When I was growing up, one of my favorite areas of my 'Buelita's yard was her prolific succulent garden. She actually had pots both inside her home and outside that overflowed with these fleshy plants in rich textures and colors. From purple spikes to green velvet pads, her garden sparkled and grew in apparently wild abandon, but her vibrant display was a carefully orchestrated masterpiece that required careful planning on her part. Today, my kitchen windowsill is my dedicated space to these beautiful plants that remind me so much of her.
If you've always wanted to plant a succulent garden, but don't know the best way to do it, or maybe haven't had luck growing and caring for these types of plants in the past, here's your chance to learn! These tips are geared for teaching you how to plant and successfully raise succulents both indoors and outdoors in garden containers.
Summer is the best time to find succulents at your local nursery or garden center in most parts of the country. They typically carry a wide variety of species, and when you combine different types you can create a display that is both visually appealing and a boost to your indoor and outdoor decor.
For indoor gardens, it is best to choose green succulents that don't require quite as much light.Plants with purple, silver and other colored leaves typically require a lot of sunlight and do best in outdoor gardens.
But before you start buying plants, it's best to determine where your garden will be located because different succulents do better in different environments. For indoor gardens, it is best to choose green succulents that don't require quite as much light. Instead of concentrating on a variety of colors, focus instead on blending textures to create interesting displays.
Plants with purple, silver and other colored leaves typically require a lot of sunlight and do best in outdoor gardens. Read the labels carefully and choose plants with similar light requirements.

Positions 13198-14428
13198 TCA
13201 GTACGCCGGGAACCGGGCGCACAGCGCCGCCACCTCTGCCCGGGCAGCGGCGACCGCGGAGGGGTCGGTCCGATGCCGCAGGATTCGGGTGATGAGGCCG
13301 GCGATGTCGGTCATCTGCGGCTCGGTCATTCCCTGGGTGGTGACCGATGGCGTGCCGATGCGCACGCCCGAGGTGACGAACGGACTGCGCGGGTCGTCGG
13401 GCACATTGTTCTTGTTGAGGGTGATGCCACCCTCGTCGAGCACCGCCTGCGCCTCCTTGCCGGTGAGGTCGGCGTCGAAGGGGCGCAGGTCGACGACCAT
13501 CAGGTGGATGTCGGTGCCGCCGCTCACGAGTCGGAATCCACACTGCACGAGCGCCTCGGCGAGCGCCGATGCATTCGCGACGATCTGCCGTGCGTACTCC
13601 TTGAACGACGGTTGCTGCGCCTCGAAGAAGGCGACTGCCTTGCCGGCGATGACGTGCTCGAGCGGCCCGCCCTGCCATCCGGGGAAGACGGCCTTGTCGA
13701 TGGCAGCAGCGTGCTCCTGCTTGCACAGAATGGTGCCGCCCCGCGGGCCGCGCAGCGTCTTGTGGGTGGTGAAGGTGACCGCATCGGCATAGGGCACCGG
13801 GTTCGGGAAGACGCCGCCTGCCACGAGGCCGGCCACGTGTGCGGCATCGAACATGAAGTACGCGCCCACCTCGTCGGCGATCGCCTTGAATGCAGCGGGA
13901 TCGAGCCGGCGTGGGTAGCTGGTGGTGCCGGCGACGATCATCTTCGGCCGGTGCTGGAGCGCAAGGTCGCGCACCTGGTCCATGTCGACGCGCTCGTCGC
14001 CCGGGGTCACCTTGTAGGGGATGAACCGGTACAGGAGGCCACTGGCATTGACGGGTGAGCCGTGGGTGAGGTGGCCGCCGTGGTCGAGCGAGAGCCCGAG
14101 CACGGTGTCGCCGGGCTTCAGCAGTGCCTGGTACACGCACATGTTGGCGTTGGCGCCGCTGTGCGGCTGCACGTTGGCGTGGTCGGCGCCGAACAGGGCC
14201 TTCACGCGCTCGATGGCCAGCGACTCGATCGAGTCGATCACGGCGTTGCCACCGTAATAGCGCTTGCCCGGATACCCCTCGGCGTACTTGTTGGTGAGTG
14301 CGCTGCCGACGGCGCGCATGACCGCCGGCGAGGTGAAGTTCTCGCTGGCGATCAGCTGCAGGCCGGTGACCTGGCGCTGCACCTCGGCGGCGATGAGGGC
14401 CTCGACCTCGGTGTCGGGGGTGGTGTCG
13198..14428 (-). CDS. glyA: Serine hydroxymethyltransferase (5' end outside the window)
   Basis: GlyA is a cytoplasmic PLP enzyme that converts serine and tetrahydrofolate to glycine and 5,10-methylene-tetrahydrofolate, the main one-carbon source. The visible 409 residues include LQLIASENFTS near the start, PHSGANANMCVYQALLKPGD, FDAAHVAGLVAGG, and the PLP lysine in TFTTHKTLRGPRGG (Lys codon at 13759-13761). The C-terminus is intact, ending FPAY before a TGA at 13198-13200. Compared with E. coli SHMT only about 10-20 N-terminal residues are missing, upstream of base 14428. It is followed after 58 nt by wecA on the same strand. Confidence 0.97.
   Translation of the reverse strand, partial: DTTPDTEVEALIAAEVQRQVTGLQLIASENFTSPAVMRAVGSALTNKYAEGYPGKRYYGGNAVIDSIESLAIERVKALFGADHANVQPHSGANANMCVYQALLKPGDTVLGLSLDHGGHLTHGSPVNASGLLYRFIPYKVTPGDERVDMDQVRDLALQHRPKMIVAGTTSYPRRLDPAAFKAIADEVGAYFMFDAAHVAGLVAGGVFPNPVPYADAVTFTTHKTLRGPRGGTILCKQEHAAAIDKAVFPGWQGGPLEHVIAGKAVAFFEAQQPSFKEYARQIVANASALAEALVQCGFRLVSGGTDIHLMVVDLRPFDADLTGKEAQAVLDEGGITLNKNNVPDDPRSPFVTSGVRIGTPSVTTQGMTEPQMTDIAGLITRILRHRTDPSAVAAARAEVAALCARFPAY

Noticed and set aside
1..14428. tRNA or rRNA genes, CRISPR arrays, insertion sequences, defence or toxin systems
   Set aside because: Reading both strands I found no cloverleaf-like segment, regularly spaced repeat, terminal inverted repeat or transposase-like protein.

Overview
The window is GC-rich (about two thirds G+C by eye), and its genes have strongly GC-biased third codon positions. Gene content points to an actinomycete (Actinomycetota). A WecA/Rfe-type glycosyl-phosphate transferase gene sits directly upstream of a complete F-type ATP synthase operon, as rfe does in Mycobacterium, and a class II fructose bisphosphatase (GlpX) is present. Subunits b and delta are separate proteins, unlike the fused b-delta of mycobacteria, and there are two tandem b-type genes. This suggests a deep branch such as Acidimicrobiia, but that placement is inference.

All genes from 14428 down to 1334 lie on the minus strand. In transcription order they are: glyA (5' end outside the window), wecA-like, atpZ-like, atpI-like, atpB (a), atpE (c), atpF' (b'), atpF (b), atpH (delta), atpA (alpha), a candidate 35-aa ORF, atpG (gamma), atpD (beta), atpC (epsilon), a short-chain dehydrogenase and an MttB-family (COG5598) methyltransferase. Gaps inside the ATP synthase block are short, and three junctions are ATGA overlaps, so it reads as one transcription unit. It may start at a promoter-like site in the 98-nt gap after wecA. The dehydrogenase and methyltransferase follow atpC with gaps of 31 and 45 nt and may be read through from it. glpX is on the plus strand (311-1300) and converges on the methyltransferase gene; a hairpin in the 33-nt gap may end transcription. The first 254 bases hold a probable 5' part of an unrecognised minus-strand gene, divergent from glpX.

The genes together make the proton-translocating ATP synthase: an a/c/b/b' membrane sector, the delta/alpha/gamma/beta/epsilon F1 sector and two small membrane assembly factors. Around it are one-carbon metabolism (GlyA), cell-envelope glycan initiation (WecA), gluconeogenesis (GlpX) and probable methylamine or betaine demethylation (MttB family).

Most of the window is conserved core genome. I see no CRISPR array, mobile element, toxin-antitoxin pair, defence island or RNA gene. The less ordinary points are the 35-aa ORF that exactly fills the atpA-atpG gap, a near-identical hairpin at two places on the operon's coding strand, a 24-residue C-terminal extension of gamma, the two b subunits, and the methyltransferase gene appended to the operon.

All succulents need really good drainage Clay pots and baskets with coconut husk liners work best, but that doesn't mean you can't use your favorite glazed pot. Just make sure that it has one or more drainage holes in the bottom. This is critical as succulents do not like soggy soil and it will rot their roots. I like to add a thin layer of pea gravel to the bottom of the pot for extra drainage before adding my base layer of soil.
The soil you use is important Try to avoid general potting soil as it often too rich and contains ingredients that retain water. There are special potting soils for cacti that work best, as the mix is designed for maximum drainage. I like the Cactus, Palm & Citrus Mix from Lowes. Or you can create your own by mixing one-third potting soil, one-third sand, and one-third perlite. There's no need to fertilize these plants.
How to arrange your succulents After you've added your base layer of gravel and soil, leave your succulents in their containers and stick them inside your pot moving them around until you are happy with the arrangement. Then you can begin removing them from their temporary containers and planting them directly into your pot. Be careful to give your plants plenty of space and avoid overcrowding them as this can block sunlight to their leaves and hold unwanted moisture.
Finishing the potting process Once you've planted all of your succulents, finish off the pot with a thin layer of pebbles or decorative rocks on the top of the soil and around the base of the plants. This helps lock the water into the soil below and reduces the amount of moisture around the leaves, which can cause them to rot and fall off.
Where to keep your potted succulents Outdoor pots should be placed in a sunny area with at least six hours of sunlight exposure. Indoor pots typically do best with morning sun or lots of indirect light for the majority of the day. I find that when my plants receive direct sunlight the leaves frequently burn and the soil dries out too quickly. South-facing windows are usually too strong, but my kitchen window faces east and the succulents do really well there.
Watering your potted succulents Lots of people caution against over-watering, but the reality is that these plants don't like drought conditions. You can water them often as long as you allow them to completely dry out in between each watering. If you have good drainage, you don't have to worry so much about giving them too much. It works best if you can move your pot to the sink where you can water generously and allow the excess water to drain out.
The biggest trick to growing succulents is planting them the right way. Once you have good drainage and lighting conditions, these plants will flourish and be a beautiful addition to your indoor or outdoor gardens.